In this case because our commitments are made then our representation is selected by making a set of ontological commitments. An ontological commitment is a framework for how we will view the world, such as viewing the world through logic. If we choose to view the world through logic, through rule-based systems then all of our knowledge about the world is also within that framework. We choose our representation technology and commit to a particular view of the world.
Part 3: Knowledge Representation is a Fragmentary Theory of Intelligent Reasoning.
Mathmaetical logic seems to provide a basis for some of intelligent reasoning but it is also recognized to be derived from the five fields which include of course mathematical logic, but also psychology, biology, statistics, and economics. If we go with mathematical logic then we have deductive and inductive reasoning approaches. Deductive reasoning according to some is the basis behind. If we want to explore an example of reasoning we can take the Socrates example,
Statement A: True? Y/N?
"All men are mortal"
Statement B: True? Y/N?
"Socrates is a man"
Satement C: True? Y/N?
"Socrates is a mortal"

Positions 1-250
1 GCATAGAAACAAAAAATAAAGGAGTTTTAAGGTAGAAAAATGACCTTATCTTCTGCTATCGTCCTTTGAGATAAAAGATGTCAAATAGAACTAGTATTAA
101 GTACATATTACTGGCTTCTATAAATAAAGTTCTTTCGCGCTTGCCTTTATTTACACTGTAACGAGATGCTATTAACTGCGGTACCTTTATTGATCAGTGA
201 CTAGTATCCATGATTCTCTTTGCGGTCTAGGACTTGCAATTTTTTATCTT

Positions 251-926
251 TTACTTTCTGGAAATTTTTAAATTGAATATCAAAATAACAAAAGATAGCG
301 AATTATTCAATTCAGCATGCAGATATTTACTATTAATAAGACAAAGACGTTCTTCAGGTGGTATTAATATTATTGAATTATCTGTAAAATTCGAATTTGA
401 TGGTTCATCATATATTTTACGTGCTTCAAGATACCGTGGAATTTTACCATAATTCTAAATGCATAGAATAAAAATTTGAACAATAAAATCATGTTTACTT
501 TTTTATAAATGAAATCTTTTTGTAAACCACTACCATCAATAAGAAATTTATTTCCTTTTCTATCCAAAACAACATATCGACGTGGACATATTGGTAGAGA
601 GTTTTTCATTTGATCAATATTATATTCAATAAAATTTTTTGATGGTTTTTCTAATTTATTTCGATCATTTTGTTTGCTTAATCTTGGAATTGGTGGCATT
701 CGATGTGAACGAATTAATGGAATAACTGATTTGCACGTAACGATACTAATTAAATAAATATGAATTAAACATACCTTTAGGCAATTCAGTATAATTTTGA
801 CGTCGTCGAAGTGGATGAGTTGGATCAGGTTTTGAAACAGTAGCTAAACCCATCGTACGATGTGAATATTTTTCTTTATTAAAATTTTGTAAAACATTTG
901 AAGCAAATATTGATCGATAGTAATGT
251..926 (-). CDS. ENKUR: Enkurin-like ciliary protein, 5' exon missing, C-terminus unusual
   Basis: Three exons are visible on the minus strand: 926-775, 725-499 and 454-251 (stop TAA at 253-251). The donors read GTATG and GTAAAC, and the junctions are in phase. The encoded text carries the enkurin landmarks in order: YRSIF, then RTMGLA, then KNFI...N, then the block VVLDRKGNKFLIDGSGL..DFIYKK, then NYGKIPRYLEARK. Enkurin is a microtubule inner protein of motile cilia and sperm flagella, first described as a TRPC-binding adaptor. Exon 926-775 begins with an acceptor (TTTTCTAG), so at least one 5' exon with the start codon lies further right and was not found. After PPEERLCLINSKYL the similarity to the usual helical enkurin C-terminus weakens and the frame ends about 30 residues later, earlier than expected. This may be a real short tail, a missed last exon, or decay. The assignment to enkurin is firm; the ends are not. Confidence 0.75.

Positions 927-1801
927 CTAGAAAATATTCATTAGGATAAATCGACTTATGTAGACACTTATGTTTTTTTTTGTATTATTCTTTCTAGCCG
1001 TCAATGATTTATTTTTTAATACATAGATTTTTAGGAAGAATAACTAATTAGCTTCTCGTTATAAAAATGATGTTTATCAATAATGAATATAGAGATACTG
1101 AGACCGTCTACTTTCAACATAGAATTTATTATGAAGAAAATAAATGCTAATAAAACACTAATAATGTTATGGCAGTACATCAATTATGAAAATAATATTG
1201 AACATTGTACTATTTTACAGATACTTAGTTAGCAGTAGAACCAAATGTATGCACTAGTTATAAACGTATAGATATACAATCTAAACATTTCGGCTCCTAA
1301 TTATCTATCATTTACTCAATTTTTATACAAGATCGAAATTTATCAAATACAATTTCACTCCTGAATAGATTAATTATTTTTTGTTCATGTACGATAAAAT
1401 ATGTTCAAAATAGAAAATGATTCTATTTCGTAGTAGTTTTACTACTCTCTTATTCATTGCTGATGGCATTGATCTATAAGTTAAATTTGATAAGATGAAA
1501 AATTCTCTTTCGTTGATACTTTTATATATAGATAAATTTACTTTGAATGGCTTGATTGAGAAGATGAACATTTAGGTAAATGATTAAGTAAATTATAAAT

If A is true, and B is also true, then C must be true. This is an example of basic logical reasoning which can easily be resolved using symbol manipulation and knowledge representation. The symbol at play in this example would be implication.
Part 4: Knowledge Representation is a Medium for Efficient Computation.
If we think of computational efficiency, and think of all forms of computation whether mechanical or natural in the sense of the sort of computation done by a biological entity, then we may think of knowledge representation as a medium for that computation efficiency. Currently we think of money as a medium of exchange, and if we think of the human brain as a type of computer which does human computation, then we may think of knowledge representation.
While the issue of efficient use of representations has been addressed by representation designers, in the larger sense the field appears to have been historically ambivalent in its reaction. Early recognition of the notion of heuristic adequacy  demonstrates that early on researchers appreciated the significance of the computational properties of a representation, but the tone of much subsequent work in logic (e.g., ) suggested that epistemology (knowledge content) alone mattered, and defined computational efficiency out of the agenda. Epistemology does of course matter, and it may be useful to study it without the potentially distracting concerns about speed. But eventually we must compute with our representations, hence efficiency must be part of the agenda. The pendulum later swung sharply over, to what we might call the computational imperative view. Some work in this vein (e.g., ) offered representation languages whose design was strongly driven by the desire to provide not only efficiency, but guaranteed efficiency. The result appears to be a language of significant speed but restricted expressive power .